It’s a race against time: you have 48 hours in Phuket, and you are not sure what activities and top sights you should see. With so many articles on the top things to do in the area, it can be hard to pick and choose the best recommendations. Look no further, this itinerary shows you how to make the most of 48 hours in Phuket.
Interested in visiting Phuket? Let our local insider show you the best of the city on Culture Trip’s 10-day tour of Southern Thailand.
The first spot on our itinerary is Phuket Town. The architecture here, with colourful shops, hostels and cafes lining the streets, cannot be beaten. Many of these buildings are in a Sino-Portuguese style, and it is considered one of the most attractive areas of Phuket. Some of the best cafes in Phuket Town include Tunk-Ka Cafe, Cakebox and Bookhemian – a coffee shop, bookstore and art space all in one. There is also a variety of unique accommodation options, including a plethora of boutique hostels that are both trendy and adorable. Some of the best hostels in Phuket Town include Phuket 346, which is located right on one of the cutest streets in the entire city: Soi Rommanee. There are also some souvenir shops scattered throughout the city that are a bit more upscale than what you would find in Thai markets and shops.
If you have the time and consider yourself a history buff of sorts, take some time to browse Chinpracha House in Phuket Town. This historical home was built in 1903 by Prapitak Chinpracha. He built the home when he was 20 years old, drawing upon both Chinese and Portuguese architecture. The furniture within the house belongs to his ancestors, who were originally from China. Throughout the years, the house acquired furniture from Holland, Italy and other European countries. Chinpracha House is open every day, except Sunday, from 9am to 4:30pm. There is an entrance fee of 150 Thai baht (£3.30).
Amateur photographers and professionals alike need to visit this quaint stretch of Sino-Portuguese style buildings, shops and hostels. The soi (road) is unlike any you will normally see in Thailand. It is quiet and attractive, and you will, oftentimes, find brides- and grooms-to-be making their way down this lovely lane to take some pre-wedding pictures. The street connects Thalang Road with Dibuk Road.
If you don’t like sand between your toes, instead of heading to the beaches, visit Saphan Hin, a small, green space in Phuket Town. This park is perfect for eating, exercising or just relaxing for a few hours before taking on the nightlife in Phuket. Here, you’ll find many Thais congregating around communal lunches, sitting oceanside and enjoying one another’s company. You will find a mangrove forest just adjacent to this green space, with a slender walking path for you to meander down while taking in Phuket’s lovely views of the water.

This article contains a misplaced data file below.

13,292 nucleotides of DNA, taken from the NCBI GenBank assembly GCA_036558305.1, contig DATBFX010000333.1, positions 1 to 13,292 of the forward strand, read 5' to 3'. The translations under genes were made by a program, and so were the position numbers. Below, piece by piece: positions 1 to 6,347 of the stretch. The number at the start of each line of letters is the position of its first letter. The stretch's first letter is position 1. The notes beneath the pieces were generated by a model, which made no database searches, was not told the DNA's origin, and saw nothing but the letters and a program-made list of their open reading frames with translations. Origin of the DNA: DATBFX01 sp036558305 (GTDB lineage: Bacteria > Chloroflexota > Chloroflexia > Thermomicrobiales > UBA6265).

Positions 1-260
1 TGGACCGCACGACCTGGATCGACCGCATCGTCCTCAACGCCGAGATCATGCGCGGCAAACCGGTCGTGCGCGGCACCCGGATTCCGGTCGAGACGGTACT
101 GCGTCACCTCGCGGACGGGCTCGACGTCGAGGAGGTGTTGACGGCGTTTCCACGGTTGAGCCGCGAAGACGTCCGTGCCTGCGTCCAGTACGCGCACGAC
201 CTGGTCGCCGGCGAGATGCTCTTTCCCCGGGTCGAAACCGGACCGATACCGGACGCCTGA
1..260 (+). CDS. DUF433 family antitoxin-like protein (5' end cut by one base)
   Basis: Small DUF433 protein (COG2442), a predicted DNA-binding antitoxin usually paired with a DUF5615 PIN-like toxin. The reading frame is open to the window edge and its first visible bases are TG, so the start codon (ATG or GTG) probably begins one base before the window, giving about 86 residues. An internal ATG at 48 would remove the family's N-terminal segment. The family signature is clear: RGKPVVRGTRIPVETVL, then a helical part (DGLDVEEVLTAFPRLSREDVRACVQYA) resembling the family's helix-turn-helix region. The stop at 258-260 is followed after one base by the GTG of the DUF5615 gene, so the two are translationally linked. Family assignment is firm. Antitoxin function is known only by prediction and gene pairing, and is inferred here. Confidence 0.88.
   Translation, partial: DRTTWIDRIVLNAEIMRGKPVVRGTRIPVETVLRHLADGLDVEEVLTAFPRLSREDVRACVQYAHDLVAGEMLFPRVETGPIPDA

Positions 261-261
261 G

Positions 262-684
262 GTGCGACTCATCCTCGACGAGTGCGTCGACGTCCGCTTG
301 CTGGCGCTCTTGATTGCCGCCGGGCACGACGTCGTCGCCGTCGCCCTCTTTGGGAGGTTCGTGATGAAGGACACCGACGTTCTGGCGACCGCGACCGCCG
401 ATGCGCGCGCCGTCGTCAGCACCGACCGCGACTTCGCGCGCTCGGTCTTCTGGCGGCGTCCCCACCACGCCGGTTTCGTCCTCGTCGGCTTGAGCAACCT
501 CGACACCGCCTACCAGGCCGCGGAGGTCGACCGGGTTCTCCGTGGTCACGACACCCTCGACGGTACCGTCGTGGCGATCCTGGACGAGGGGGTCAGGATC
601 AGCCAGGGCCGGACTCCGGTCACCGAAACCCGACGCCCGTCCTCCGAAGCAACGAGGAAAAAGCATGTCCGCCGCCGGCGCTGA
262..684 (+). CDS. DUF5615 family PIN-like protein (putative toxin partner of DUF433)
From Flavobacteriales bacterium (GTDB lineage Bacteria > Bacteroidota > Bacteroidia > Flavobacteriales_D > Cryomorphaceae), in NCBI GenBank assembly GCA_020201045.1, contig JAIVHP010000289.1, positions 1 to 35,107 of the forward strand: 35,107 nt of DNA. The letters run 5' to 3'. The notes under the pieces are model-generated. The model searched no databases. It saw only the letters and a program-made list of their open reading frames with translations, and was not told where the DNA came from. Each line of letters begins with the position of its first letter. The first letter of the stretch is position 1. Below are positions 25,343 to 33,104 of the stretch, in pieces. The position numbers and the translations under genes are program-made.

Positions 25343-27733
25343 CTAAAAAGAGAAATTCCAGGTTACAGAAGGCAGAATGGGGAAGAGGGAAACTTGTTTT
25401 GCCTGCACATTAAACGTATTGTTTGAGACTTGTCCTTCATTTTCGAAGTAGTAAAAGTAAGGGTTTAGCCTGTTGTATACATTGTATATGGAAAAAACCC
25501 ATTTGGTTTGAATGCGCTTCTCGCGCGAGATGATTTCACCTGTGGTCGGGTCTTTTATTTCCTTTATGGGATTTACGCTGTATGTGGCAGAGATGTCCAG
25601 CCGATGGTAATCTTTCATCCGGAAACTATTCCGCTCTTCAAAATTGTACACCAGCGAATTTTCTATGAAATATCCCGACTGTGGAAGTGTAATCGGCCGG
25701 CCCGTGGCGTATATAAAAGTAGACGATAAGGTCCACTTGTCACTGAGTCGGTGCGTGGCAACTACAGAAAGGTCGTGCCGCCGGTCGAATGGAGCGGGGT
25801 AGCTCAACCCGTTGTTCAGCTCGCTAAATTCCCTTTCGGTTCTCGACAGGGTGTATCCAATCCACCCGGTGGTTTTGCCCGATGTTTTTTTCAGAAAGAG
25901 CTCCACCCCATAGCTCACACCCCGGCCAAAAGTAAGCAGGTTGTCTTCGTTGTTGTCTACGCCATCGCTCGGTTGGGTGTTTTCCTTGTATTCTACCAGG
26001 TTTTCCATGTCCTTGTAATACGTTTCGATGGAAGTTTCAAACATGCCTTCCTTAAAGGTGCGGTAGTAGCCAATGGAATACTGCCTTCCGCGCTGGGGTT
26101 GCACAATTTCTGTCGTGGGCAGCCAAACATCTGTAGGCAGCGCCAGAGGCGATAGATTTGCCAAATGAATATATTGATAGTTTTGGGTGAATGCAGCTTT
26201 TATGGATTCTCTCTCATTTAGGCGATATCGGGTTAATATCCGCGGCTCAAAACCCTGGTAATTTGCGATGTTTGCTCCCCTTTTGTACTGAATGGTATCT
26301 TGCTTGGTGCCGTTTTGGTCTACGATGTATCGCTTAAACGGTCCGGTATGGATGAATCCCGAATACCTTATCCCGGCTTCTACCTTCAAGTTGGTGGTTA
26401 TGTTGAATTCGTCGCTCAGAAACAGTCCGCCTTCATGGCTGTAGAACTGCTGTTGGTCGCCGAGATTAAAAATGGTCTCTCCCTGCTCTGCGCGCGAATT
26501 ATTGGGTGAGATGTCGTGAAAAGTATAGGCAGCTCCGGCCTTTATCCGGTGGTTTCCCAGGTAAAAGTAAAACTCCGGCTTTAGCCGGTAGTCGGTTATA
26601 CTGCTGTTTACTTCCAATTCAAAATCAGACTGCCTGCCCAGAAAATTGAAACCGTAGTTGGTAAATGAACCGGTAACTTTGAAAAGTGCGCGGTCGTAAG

The Phuket Weekend Market is only open on Sunday evenings. After the sun sets, the market overflows with a variety of different Thai dishes and snacks as well as an abundance of souvenirs. This market is incredibly diverse, and visitors can browse it for hours without having seen it in its entirety.
Not all of Phuket is thriving before the sun goes down. While the majority of the city calls it a day after dark, Bangla Road is just getting started. Here, you’ll find a plethora of go-go bars, head-throbbing nightclubs and enough liquor to make you go crazy for an entire evening. There are plenty of outdoor bars just waiting for you to pull up a stool and lose a game of Jenga to one of its bar girls. If you love going out and having an evening you will not remember, this is the stretch of road to visit.
A guided night tour of Patong kicks off Culture Trip’s 10-day tour of Southern Thailand, which continues onto emerald-green lakes, thick mangrove forests and several beautiful islands.
One of the main reasons to visit Phuket Island is to lounge on one of its many beaches. While Patong Beach is certainly the most popular amongst foreigners, there are plenty of other sandy paradises found throughout the island. Some of the best beaches to check out on the island include Layan Beach, Bang Tao, Karon Beach, Surin Beach, Paradise Beach and Kata Beach, just to name a few.
The reviews are out on the Bang Pae Waterfall in Khao Phra Thaeo National Park. Some claim it is one of the most stunning waterfalls in Thailand, while others are left less than impressed. This is true of all waterfalls in Thailand, though. Head to one of these natural landforms during the dry season, and you can expect a weak trickle from the usual flowing fall. The best time to visit is during the monsoon or wet season, which is from July to October. This waterfall has ample space beneath for swimming and hanging out before you go explore the rest of the surrounding area, including a visit to the Gibbon Rehabilitation Project in the national park. Bring food and drinks, and you can spend an entire afternoon lounging at this waterfall and park. The entrance fee to access the park is 200 Thai baht (£4.40).